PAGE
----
Potential role of beavers (Castor fiber) in contamination of water in the Masurian Lake District (north-eastern Poland) with protozoan parasites Cryptosporidium spp. and Giardia duodenalis

Open access


The purpose of this study was to assess the possible influence of beavers on the contamination of lake water with zoonotic parasites Giardia duodenalis and Cryptosporidium spp., with respect to the risk to human health. A total of 79 water samples were taken around the habitats of beavers from 14 localities situated in the recreational Masurian Lake District (north-eastern Poland). Water was sampled in the spring and autumn seasons, at different distances from beavers’ lodges (0-2, 10, 30, and 50 m). The samples were examined for the presence of (oo)cysts of zoonotic protozoa Giardia duodenalis and Cryptosporidium spp. by direct fluorescence assay (DFA) and by nested and real time PCR. By DFA, the presence of Giardia cysts was found in 36 samples (45.6%) and the presence of Cryptosporidium oocysts in 26 samples (32.9%). Numbers of Giardia cysts, Cryptosporidium oocysts, and summarised (oo)cysts of both parasites showed a significant variation depending on locality. The numbers of Giardia cysts significantly decreased with the distance from beavers’ lodges while the numbers of Cryptosporidium oocysts did not show such dependence. The amount of Giardia cysts in samples collected in spring was approximately 3 times higher than in autumn. Conversely, a larger number of Cryptosporidium oocysts were detected in samples collected in autumn than in spring. By PCR, Giardia DNA was found in 38 samples (48.1%) whereas DNA of Cryptosporidium was found in only 7 samples (8.9%). Eleven Giardia isolates were subjected to phylogenetic analysis by restriction fragment length polymorphism PCR or sequencing which evidenced their belonging to zoonotic assemblages: A (3 isolates) and B (8 isolates). In conclusion, water in the vicinity of beavers’ lodges in the tested region was markedly contaminated with (oo)cysts of Giardia duodenalis and Cryptosporidium spp., which confirms the potential role of beavers as a reservoir of these parasites and indicates a need for implementation of appropriate preventive measures to protect tourists’ health.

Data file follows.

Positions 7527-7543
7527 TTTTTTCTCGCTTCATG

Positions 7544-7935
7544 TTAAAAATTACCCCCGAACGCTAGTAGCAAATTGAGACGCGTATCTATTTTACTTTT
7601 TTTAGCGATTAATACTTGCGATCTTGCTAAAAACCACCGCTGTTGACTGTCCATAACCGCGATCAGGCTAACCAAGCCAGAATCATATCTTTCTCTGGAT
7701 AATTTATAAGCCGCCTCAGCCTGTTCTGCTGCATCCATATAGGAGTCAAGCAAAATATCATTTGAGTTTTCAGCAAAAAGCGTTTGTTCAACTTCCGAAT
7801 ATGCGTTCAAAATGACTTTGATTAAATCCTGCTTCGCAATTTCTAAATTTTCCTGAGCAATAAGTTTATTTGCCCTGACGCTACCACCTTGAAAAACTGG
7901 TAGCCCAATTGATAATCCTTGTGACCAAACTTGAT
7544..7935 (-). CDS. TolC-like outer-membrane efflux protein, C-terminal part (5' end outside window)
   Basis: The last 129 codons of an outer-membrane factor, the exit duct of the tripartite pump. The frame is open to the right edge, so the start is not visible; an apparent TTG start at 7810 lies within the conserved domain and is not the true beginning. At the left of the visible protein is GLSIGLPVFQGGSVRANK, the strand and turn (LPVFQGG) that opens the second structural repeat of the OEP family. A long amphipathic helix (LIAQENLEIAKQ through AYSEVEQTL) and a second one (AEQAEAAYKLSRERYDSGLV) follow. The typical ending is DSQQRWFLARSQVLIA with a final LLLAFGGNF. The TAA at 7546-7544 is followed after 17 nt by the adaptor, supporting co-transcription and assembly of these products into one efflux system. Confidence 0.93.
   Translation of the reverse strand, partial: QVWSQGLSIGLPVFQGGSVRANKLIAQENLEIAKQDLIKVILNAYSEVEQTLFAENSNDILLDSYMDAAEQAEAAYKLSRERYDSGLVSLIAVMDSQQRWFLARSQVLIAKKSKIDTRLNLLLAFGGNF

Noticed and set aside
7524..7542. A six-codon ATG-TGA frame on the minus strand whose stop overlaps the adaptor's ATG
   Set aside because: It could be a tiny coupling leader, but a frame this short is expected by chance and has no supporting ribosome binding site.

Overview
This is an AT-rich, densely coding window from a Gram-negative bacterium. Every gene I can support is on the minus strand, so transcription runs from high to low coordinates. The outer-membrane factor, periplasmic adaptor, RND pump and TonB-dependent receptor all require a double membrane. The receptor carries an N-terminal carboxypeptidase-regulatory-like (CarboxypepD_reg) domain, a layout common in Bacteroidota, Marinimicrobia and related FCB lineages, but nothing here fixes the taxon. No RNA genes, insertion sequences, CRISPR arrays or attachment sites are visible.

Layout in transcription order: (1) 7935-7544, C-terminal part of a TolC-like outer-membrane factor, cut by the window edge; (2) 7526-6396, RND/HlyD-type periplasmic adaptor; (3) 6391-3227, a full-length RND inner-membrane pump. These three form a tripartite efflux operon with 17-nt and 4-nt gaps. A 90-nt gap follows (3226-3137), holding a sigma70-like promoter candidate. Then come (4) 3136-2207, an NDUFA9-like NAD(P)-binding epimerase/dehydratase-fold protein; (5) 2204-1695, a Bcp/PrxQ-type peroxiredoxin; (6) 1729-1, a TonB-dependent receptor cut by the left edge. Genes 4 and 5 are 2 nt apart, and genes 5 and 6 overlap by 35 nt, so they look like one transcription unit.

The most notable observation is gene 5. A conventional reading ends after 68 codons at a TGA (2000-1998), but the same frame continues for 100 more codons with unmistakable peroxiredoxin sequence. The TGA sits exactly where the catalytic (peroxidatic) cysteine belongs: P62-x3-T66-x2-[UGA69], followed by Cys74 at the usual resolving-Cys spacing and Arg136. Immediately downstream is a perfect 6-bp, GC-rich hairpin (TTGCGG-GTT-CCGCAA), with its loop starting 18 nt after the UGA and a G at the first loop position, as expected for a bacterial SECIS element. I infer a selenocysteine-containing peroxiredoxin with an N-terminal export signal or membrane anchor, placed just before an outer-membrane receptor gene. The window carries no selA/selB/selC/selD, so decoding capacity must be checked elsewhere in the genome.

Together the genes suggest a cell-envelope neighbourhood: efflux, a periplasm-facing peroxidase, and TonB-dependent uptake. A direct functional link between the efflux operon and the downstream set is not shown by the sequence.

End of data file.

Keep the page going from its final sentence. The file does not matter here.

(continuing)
If the inline PDF is not rendering correctly, you can download the PDF file here.

  • 1. Appelbee A. Thorlakson C. Olson M.: Genotypic characterization of Giardia cysts isolated from wild beaver in southern Alberta Canada. In: Giardia: The Cosmopolitan Parasite. Edited by Olson B.E. Olson M.E. Wallis P.M. CAB International Wallingford UK 2002 pp. 299-300.

  • 2. Bajer A.: Cryptosporidium and Giardia spp. infections in humans animals and the environment in Poland. Parasitol Res 2008 104 1-17.

  • 3. Bajer A. Toczylowska B. Bednarska M. Sinski E.: Effectiveness of water treatment for the removal of Cryptosporidium and Giardia spp. Epidemiol Infect 2012 140 2014-2022.

  • 4. Cacciò S.M. De Giacomo M. Pozio E.: Sequence analysis of the beta-giardin gene and development of a polymerase chain reaction-restriction fragment length polymorphism assay to genotype Giardia duodenalis cysts from human faecal samples. Int J Parasitol 2002 32 1023-1030.

  • 5. Dawson D.: Foodborne protozoan parasites. Int J Food Microbiol 2005 103 207-227.

  • 6. Demiaszkiewicz A.W. Lachowicz J. Kuligowska I. Pyziel A.M. Bełżecki G. Miltko R. Kowalik B. Gogola W. Giżejewski Z.: Endoparasites of the European beaver (Castor fiber L. 1758) in north-eastern Poland. Bull Vet Inst Pulawy 2014 58 223-227.

  • 7. Dillingham R.A. Lima A.A. Guerrant R.L.: Cryptosporidiosis: epidemiology and impact. Microbes Infect 2002 4 1059-1066.

  • 8. Dunlap B.G. Thies M.L.: Giardia in beaver (Castor canadensis) and nutria (Myocastor coypus) from east Texas. J Parasitol 2002 88 1254-1258.